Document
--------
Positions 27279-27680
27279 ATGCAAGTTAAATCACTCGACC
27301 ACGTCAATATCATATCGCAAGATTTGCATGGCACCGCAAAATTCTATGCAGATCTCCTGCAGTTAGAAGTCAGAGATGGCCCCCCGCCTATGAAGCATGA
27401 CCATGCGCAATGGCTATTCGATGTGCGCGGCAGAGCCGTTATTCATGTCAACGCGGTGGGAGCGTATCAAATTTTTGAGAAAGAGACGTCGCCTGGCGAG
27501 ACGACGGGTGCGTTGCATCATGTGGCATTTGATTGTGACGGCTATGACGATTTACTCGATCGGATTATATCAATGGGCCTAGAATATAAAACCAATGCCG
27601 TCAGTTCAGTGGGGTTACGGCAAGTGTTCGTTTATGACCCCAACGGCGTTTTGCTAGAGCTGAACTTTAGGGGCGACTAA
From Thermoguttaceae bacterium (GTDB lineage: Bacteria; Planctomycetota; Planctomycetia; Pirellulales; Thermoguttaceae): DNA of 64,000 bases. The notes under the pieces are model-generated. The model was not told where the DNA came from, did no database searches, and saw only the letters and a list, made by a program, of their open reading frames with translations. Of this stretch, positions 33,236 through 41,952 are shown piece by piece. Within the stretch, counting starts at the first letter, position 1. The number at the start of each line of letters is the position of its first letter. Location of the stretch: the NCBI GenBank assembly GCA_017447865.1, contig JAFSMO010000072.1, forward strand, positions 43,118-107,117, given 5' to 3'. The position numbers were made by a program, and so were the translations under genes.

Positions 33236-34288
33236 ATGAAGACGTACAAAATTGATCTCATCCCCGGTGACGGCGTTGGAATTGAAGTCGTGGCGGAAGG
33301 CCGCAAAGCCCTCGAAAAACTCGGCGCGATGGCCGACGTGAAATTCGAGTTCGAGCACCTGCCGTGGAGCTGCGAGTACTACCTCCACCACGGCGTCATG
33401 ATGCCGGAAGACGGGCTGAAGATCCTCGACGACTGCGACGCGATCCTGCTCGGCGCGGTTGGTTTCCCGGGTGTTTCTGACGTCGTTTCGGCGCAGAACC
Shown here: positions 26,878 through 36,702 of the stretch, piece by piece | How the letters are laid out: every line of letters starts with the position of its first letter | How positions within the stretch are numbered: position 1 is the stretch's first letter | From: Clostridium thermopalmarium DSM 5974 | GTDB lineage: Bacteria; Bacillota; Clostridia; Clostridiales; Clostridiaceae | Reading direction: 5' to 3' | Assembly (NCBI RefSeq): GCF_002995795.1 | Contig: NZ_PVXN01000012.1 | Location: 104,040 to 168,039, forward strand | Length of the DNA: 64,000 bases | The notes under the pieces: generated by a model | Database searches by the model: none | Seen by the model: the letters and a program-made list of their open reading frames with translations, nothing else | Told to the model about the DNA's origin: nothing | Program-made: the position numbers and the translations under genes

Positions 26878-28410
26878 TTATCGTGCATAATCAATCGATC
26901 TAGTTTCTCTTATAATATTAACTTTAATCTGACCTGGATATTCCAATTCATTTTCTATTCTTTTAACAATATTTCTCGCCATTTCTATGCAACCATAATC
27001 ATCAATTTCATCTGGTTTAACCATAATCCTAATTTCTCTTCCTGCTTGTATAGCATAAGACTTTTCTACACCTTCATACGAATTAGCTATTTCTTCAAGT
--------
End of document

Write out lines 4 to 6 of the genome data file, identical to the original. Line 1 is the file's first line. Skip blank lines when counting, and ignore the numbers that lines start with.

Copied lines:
27401 CCATGCGCAATGGCTATTCGATGTGCGCGGCAGAGCCGTTATTCATGTCAACGCGGTGGGAGCGTATCAAATTTTTGAGAAAGAGACGTCGCCTGGCGAG
27501 ACGACGGGTGCGTTGCATCATGTGGCATTTGATTGTGACGGCTATGACGATTTACTCGATCGGATTATATCAATGGGCCTAGAATATAAAACCAATGCCG
27601 TCAGTTCAGTGGGGTTACGGCAAGTGTTCGTTTATGACCCCAACGGCGTTTTGCTAGAGCTGAACTTTAGGGGCGACTAA